In his landmark book The Innovator's Dilemma, Clayton Christensen argues that even great companies can fail when they overemphasize current needs at the expense of adopting new technologies and business models that can better address future demands.
It seems to me that the Social Innovator's Dilemma is how we balance the patience required for building enduring impact with the urgency that compels us to impassioned action.
Patience without urgency slips into inaction. Urgency without patience is blind to the truth that good things take time.
I believe we balance patience and urgency through purpose. Purpose that by its definition is authentic, focused, and uncompromising.
I have long admired emerging social luminary Ted Gonder for the purpose with which he leads his life and the nonprofit organization Moneythink.
Moneythink is restoring the economic health of the United States through preventative, transformative, and evidence-driven youth financial education. Since 2009, more than 1,000 college leaders have served as financial mentors and college role models to more than 9,000 teenagers across 10 states.
Moneythink has also partnered with IDEO.org and CauseLabs to launch Moneythink Mobile, which builds upon the organization's high-touch financial mentorship.
Simply put, Ted and Monythink are in the business of alchemy.
They foster the alchemy of financial acumen, of new friendships, of entrepreneurship. Indeed what is alchemy if not a teen who, empowered with actionable knowledge, can do more to better herself and her community with each dollar?
Ted is also a member of the U.S. President's Advisory Council on Financial Capability for Young Americans. With his tenacity, generosity, and passion, I shortly expect Ted to be named to the Forbes Impact 30 Under 30 list among other honors.
Expressing the Social Innovator's Dilemma, Ted describes himself as "being impatient when I feel like I am wasting time." Even from a young age, he says, "I couldn't sit still in high school because I couldn't take my mind off the fact that time is ticking."
At the same time, Ted understands Moneythink must focus on the long-term task of building a movement because the societal and economic problems Moneythink is tackling are incredibly complex.
"This isn't something we can solve in two to three years," he admits. "This will take a generation and the collective impact of many, many ripples."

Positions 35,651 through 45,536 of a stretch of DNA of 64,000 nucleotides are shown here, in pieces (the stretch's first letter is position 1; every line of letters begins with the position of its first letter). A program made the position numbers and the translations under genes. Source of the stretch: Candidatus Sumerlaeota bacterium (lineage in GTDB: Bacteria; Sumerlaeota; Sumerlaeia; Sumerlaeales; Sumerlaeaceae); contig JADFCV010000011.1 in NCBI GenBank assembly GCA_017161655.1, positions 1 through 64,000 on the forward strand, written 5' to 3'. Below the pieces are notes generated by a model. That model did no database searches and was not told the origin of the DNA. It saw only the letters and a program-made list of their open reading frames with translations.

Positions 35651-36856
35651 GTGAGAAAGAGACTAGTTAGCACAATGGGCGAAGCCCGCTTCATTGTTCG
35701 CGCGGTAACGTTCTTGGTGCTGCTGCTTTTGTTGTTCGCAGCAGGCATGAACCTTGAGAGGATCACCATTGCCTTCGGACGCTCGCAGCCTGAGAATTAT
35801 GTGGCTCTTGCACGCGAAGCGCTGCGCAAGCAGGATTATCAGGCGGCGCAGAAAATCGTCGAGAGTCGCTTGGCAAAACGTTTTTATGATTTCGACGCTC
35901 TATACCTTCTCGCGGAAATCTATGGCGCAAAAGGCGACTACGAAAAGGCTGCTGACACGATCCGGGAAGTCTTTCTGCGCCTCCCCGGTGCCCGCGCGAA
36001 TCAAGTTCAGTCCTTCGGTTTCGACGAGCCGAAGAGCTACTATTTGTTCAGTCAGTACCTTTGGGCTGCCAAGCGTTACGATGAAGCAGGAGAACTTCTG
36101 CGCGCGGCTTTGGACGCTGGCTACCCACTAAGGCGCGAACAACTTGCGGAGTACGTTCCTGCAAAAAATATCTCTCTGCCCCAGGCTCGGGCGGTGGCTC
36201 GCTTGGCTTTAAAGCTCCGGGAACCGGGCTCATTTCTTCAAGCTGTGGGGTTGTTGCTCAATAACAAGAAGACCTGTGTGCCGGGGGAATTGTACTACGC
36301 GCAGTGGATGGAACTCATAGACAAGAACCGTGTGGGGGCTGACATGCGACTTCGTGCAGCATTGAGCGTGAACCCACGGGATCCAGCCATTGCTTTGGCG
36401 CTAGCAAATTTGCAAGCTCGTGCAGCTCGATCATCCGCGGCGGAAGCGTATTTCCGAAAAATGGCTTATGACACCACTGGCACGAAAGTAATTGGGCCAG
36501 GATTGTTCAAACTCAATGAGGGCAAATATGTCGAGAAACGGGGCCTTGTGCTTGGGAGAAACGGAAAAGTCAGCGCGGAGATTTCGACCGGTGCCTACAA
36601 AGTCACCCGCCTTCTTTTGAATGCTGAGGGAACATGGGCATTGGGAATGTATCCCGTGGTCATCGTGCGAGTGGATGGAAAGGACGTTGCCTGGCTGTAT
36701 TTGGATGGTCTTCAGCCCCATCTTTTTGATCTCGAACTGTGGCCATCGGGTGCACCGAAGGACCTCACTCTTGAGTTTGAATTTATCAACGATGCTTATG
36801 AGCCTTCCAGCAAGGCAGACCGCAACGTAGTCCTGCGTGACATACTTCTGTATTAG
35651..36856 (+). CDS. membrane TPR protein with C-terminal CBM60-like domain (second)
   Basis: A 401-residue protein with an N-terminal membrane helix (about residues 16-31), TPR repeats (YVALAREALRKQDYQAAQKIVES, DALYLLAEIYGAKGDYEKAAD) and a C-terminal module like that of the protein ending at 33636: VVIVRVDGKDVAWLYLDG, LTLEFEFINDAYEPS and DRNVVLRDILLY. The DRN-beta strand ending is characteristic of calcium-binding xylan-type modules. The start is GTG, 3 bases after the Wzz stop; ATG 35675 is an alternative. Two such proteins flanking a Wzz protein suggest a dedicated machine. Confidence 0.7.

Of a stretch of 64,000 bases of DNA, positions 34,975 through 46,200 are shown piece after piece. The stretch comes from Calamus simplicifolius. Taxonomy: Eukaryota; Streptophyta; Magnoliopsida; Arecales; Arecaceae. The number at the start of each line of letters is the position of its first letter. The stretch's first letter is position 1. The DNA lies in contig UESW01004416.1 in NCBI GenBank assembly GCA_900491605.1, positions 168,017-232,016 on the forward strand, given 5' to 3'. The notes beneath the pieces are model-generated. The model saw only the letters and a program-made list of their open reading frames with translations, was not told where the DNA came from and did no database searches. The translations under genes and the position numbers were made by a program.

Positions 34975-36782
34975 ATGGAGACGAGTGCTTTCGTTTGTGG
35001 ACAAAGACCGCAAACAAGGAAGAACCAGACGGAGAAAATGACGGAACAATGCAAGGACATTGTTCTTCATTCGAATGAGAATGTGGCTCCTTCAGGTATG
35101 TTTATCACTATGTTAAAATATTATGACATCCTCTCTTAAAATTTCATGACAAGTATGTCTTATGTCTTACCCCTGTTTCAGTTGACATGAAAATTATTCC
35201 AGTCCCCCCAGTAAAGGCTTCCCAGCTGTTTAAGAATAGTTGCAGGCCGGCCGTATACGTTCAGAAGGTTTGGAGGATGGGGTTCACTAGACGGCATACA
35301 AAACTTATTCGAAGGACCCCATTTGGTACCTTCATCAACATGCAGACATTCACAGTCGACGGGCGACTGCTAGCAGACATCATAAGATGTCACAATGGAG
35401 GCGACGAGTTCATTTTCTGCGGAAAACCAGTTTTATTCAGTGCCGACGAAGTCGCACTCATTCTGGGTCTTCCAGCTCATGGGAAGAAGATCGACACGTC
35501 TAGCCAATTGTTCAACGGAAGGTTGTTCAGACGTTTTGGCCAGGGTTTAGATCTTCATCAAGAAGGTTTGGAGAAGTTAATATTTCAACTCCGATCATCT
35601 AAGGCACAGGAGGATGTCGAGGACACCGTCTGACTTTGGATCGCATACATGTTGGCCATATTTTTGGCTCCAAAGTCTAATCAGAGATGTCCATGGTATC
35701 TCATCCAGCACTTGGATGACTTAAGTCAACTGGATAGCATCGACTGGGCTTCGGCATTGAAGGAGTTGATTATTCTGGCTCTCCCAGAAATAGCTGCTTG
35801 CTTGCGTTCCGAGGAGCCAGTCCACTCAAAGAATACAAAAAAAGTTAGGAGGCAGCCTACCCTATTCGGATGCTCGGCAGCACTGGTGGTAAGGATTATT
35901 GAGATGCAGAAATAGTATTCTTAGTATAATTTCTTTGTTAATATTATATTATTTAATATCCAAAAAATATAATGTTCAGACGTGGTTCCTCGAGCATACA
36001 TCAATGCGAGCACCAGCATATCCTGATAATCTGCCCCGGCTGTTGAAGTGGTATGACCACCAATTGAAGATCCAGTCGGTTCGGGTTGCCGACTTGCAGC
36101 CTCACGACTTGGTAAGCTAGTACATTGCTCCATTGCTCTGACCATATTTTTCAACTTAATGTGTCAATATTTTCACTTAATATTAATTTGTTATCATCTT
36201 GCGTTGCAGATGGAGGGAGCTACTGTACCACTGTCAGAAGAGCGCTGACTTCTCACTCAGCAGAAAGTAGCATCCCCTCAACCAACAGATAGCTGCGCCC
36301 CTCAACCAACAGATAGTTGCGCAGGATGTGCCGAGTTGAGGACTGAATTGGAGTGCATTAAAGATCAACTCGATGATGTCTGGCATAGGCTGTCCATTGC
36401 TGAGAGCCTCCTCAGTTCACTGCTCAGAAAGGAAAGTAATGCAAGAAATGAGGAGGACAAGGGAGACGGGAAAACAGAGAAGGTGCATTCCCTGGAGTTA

Our sense of purpose, like water, can ripple and expand over time. Before co-founding Moneythink, Ted got his start in social entrepreneurship leading a number of climate-change-related student initiatives in high school, most notably serving as the student advisor to Al Gore's The Climate Project.
When we are given the luxury of not having to worry about basic needs, Ted explains, we are given "the responsibility of making our time add value to others." We do this by forging -- and living according to -- our purpose.
This is not always easy, but it is essential.
"Quit early, quit often" is one of Ted's mantras: he quit his high school swim team to devote more time to his climate change efforts, and later quit his college fraternity to take Moneythink to the next level. Ted took the road less traveled by, and that has made all the difference.
He describes living in China during college as another such challenge: "I got very, very sick -- not just physically, but also I was lacking spiritual guidance. I came back disgruntled and disappointed."
Yet Ted says the experience "enabled me to open my heart and mind to new ways of living, thinking, and interacting with the world. My darkest moments came right before various dawns: finding Aikido, recommitting to Moneythink, expressing myself more vulnerably and forming deep friendships."
Our sense of purpose, like water, can ebb and flow and become something greater.
The martial art of Aikido has helped Ted continue to expand his purpose: "the first thing you learn, the first move is how to fall." When we trust in our purpose rather than succumbing to self-doubt -- when we transform our "fear of falling" into a "love of flying" -- that is alchemy.
Our unique purpose is the alchemy we each bring to the world. It is our legacy. To create lasting change at both the scale and speed required, we must balance urgency and patience so that they bring out the best in each other.
As you face your own version of the Social Innovator's Dilemma, may you find the purpose and the people who perform alchemy on your heart.